21 December 2010
Bex Lewis - Social Media Guru
Multi-talented Bex Lewis has several roles: “Blended Learning Fellow”, Media Studies & History Lecturer, and leader on assorted projects at the University of Winchester. She also works for CODEC (St John’s College, Durham) on The BigBible Project. Her PhD was entitled: “The planning, design and reception of British Home Front Propaganda Posters of the Second World War”, and she is currently completing a PGC in Learning and Teaching in Higher Education.
Bex has a reputation for "throttling the marrow out of life" and a passion for learning, sharing, empowering, and adrenalin sports.
What did you want to be when you grew up?
I changed my mind every five minutes, there was always something exciting to get involved in, but one consistent theme throughout was the desire to teach in some form. As I got older, the age group that I have wanted to teach has got older, as it's a profession in which I can keep learning myself (one friend described me as a sponge for knowledge), and despite the challenges, seeing someone's eyes light up as they "get it" is just immeasurably joyful.
You lecture in 'philosophy in journalism'. What about it?
The module is designed to provide a history and context for modern day journalism. Students consider the big thinkers who have influenced modern day journalistic thinking such as John Locke and Joseph Addison.
What has virtue got to do with the media?
Many would say that virtue has nothing to do with media, and that all news is bad news. As Christians we have a duty to be salt and light in the (digital) world and, as in all things, a responsibility to do things well. If we're talking social media, who you are offline tends to be reflected online, so we need plenty of 'average joes' online demonstrating that there is good news out there to be seized!
What are the best and the worst things about social media?
I think the words "24/7" come under both headings, and having so much information "on tap". I love being able to talk to people around the world, and have made several friends whom I have never met, and others for whom meeting up has been made easier by the fact that we've been able to have conversations before or between meetings. There's a real opportunity to share and build, rather than re-inventing the wheel. We do all, however, need to learn how to switch off, and that is a part of digital literacy. Within teaching, there's a real challenge, as so much information is now online, that education is no longer about "imparting knowledge".
Who or what inspires you?
Those reaching for their dreams, living the life that they believe that God created them for. We all have unique skills and talents, but we've been culturally encoded to try and fit "in the box".
What's the point of life coaching?
I had always worked "within that box", and done what was expected of me. In my first job, I knew I was in the wrong job, but couldn't work out how to get out without "ruining" my CV. Reading Cloud & Townsend's "Boundaries", which is written from a coaching perspective, opened my eyes, and I looked into coaching, eventually training as a coach. It helped me to understand more about what I was driven by and focus on strengths (when as a society we focus so much on our weaknesses). We learn to focus our time on those things of value, celebrate who we are, and take responsibility for living our lives as God intended them. I use a lot of the techniques with students.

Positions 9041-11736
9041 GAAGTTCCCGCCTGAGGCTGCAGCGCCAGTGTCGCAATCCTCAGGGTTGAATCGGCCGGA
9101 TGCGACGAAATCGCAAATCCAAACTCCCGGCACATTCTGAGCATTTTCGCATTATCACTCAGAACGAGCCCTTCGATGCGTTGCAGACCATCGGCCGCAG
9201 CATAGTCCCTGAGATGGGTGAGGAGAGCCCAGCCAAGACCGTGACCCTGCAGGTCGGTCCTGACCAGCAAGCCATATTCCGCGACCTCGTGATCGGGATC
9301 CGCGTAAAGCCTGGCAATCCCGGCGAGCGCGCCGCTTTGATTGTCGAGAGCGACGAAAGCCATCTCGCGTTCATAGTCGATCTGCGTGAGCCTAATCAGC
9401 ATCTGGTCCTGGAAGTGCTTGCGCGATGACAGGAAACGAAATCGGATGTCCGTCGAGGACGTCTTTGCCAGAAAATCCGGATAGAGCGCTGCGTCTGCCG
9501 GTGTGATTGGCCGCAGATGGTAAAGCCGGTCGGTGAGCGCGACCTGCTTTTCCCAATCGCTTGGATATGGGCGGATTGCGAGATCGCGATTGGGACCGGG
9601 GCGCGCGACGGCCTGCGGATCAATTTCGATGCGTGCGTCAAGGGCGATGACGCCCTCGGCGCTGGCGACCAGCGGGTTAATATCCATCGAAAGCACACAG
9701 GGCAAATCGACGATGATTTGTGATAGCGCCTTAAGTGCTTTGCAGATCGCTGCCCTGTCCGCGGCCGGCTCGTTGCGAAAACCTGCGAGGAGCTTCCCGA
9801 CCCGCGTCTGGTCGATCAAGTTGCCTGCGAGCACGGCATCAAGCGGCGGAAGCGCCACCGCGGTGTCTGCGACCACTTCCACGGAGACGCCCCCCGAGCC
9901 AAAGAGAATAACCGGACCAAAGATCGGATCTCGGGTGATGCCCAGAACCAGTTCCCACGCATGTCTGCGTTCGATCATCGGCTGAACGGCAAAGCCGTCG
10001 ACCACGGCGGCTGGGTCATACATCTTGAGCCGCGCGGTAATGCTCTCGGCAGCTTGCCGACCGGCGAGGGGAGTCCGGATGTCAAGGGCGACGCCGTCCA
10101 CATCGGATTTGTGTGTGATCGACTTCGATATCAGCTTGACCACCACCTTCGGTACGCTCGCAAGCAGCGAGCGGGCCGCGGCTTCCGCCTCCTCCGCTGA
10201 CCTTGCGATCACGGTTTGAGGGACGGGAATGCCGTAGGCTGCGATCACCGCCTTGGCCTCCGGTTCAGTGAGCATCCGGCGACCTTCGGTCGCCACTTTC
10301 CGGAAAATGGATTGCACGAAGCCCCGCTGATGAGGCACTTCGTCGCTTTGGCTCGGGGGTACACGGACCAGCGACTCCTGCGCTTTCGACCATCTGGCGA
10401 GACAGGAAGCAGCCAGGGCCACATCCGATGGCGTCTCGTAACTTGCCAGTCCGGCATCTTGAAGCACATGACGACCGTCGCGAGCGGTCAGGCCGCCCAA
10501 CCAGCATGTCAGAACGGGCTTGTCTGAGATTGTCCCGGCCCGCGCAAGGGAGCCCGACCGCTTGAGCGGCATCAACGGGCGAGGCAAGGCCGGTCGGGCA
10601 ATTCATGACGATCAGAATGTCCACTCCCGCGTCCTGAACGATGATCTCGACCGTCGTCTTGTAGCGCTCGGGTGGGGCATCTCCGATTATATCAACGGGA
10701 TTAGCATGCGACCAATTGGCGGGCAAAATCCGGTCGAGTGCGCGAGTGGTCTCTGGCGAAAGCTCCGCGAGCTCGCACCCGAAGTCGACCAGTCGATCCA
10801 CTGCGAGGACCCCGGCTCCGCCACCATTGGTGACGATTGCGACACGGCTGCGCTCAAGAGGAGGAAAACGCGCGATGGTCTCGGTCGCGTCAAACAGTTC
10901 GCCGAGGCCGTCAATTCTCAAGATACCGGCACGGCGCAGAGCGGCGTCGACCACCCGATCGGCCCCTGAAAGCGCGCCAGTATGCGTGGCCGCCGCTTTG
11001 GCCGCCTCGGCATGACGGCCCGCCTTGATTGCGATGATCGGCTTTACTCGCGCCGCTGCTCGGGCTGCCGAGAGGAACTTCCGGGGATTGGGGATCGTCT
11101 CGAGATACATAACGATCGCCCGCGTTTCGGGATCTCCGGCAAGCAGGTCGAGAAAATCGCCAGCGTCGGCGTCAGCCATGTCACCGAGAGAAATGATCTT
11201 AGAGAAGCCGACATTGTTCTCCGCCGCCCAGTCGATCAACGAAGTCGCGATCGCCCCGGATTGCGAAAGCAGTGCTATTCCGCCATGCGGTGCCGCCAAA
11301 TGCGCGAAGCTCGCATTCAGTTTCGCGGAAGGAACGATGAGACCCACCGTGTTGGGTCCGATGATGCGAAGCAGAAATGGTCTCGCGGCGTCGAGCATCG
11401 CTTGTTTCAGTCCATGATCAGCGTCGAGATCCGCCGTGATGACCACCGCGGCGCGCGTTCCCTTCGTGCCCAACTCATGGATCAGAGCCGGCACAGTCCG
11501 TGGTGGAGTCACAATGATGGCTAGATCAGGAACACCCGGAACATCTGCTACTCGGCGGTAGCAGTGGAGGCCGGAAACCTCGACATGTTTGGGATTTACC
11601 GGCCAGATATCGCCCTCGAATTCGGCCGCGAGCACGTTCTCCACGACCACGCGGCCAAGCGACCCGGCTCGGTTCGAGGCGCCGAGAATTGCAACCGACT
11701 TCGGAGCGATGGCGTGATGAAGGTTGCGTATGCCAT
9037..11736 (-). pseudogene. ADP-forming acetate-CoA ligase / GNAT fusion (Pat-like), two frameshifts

What is your dream for society?
I would love to see people coming out of the silos they've put themselves in, and us all making the most of what we've already got. I'd love to see true community, where we build upon each other's strengths, stop re-inventing the wheel, and combine our wisdom to make the world a better place.
If you were invited to give a TED Lecture, what would be the topic?
"Be Yourself: Being Authentically Online", drawing on my passion for getting people to have a go at being online, and for being yourself online. There are many who think it's far easier to "hide" online, but the nature of the online world means that it's much harder to hide, as users can cross-reference data, there's a certain permanence, and it's difficult to sustain long-term deception online. If you're one way offline, that style is likely to come through… eventually.
What makes you angry?
A lack of respect for others, especially from those who think that they know it all. I am inspired by Socrates' quote: "The more I learn, the more I learn how little I know."
You are a 'Blended Learning Fellow' - give us the gist.
The term 'blended learning' commonly refers to using a mix of technology and face-to-face teaching methods, but essentially it refers to identifying the appropriate mix of tools for learning (rather than teaching!), and that definition is more helpful as the notion of "technology" puts so many off. Etienne Wenger defined the idea of "Communities of Practice", which are "formed by people [engaging in] collective learning in a shared domain of human endeavour", and this is what I aspire to help create, both at the University of Winchester, and across the nation with The BigBible Project.
How can the media and the arts bring wellbeing in society in this next decade?
In a hyper-local world (hyper-connected globally, but strengthening local links through hyper-connection) digital media is bringing us together, building stronger relationships, and we can move towards sharing what we are involved in, our life stories, and encouraging us. The arts can challenge us to think differently. The world has been driven by an economic model for so long, we need to regain a sense of perspective, and the arts can help us do that.